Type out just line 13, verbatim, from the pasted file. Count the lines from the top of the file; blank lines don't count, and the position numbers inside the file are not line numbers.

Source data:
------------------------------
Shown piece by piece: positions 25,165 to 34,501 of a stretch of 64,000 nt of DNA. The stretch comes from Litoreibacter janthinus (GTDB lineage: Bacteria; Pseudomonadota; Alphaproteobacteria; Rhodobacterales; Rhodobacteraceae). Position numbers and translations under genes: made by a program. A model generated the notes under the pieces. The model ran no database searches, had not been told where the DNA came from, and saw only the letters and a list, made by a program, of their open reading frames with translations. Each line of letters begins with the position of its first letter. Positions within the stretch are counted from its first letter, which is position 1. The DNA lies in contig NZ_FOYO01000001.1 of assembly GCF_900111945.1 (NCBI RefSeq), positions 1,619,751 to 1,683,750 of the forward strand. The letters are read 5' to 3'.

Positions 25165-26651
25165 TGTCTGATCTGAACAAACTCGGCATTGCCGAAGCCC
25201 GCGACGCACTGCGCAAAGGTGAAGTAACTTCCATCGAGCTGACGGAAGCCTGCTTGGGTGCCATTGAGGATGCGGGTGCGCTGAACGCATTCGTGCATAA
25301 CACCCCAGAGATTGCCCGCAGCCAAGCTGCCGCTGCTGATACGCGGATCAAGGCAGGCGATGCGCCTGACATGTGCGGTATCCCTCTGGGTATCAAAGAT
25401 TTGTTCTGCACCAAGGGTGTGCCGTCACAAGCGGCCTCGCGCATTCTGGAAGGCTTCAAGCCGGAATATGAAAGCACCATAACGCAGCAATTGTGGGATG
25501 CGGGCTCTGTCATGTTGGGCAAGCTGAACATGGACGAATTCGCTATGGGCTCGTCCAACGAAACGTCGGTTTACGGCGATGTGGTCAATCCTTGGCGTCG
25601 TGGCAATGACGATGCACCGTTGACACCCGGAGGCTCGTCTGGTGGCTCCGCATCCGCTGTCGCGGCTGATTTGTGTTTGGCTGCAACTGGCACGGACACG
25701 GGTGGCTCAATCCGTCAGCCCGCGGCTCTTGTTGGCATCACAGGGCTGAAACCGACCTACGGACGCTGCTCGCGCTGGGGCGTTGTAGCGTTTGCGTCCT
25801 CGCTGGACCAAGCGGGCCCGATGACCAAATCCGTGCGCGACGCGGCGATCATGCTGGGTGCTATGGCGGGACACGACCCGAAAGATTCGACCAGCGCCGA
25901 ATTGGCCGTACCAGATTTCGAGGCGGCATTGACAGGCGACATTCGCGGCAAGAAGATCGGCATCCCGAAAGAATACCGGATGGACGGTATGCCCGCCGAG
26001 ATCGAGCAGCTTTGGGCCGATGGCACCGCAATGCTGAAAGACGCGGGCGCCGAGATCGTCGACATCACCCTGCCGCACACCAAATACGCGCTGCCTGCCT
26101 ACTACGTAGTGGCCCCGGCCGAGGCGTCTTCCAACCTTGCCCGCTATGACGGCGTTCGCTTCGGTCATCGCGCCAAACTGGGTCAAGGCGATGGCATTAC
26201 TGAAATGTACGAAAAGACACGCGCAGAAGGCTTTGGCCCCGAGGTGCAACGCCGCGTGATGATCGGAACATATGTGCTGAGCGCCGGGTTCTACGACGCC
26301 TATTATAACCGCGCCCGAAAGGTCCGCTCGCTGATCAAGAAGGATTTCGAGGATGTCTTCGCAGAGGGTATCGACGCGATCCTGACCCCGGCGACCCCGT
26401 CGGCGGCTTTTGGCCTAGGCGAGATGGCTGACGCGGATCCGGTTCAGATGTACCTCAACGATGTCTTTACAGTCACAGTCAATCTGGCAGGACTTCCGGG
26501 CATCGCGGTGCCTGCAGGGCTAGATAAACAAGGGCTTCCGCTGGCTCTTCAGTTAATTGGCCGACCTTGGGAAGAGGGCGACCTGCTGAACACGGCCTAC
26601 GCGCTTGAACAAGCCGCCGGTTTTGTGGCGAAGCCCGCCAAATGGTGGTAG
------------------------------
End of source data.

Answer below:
26101 ACTACGTAGTGGCCCCGGCCGAGGCGTCTTCCAACCTTGCCCGCTATGACGGCGTTCGCTTCGGTCATCGCGCCAAACTGGGTCAAGGCGATGGCATTAC